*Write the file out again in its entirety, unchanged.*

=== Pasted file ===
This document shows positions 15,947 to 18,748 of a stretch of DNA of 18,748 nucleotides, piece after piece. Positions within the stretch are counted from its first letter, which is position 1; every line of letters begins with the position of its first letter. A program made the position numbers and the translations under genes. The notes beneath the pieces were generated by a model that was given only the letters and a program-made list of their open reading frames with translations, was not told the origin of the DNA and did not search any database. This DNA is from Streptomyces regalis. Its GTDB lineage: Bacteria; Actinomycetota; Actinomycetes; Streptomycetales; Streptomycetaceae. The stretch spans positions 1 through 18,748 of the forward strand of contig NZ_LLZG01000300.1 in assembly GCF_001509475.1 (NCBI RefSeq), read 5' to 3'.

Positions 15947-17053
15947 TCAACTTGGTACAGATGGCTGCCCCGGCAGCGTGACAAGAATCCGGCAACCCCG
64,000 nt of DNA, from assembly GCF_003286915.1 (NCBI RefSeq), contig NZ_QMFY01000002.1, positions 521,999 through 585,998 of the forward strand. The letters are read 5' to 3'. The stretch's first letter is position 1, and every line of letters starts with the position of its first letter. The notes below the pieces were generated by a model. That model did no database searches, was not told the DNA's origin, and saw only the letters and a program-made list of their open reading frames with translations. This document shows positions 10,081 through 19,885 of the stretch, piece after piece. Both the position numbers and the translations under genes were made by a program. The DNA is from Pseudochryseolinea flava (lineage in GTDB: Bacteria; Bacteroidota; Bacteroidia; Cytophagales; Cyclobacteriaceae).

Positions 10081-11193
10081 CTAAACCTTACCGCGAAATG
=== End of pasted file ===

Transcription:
This document shows positions 15,947 to 18,748 of a stretch of DNA of 18,748 nucleotides, piece after piece. Positions within the stretch are counted from its first letter, which is position 1; every line of letters begins with the position of its first letter. A program made the position numbers and the translations under genes. The notes beneath the pieces were generated by a model that was given only the letters and a program-made list of their open reading frames with translations, was not told the origin of the DNA and did not search any database. This DNA is from Streptomyces regalis. Its GTDB lineage: Bacteria; Actinomycetota; Actinomycetes; Streptomycetales; Streptomycetaceae. The stretch spans positions 1 through 18,748 of the forward strand of contig NZ_LLZG01000300.1 in assembly GCF_001509475.1 (NCBI RefSeq), read 5' to 3'.

Positions 15947-17053
15947 TCAACTTGGTACAGATGGCTGCCCCGGCAGCGTGACAAGAATCCGGCAACCCCG
64,000 nt of DNA, from assembly GCF_003286915.1 (NCBI RefSeq), contig NZ_QMFY01000002.1, positions 521,999 through 585,998 of the forward strand. The letters are read 5' to 3'. The stretch's first letter is position 1, and every line of letters starts with the position of its first letter. The notes below the pieces were generated by a model. That model did no database searches, was not told the DNA's origin, and saw only the letters and a program-made list of their open reading frames with translations. This document shows positions 10,081 through 19,885 of the stretch, piece after piece. Both the position numbers and the translations under genes were made by a program. The DNA is from Pseudochryseolinea flava (lineage in GTDB: Bacteria; Bacteroidota; Bacteroidia; Cytophagales; Cyclobacteriaceae).

Positions 10081-11193
10081 CTAAACCTTACCGCGAAATG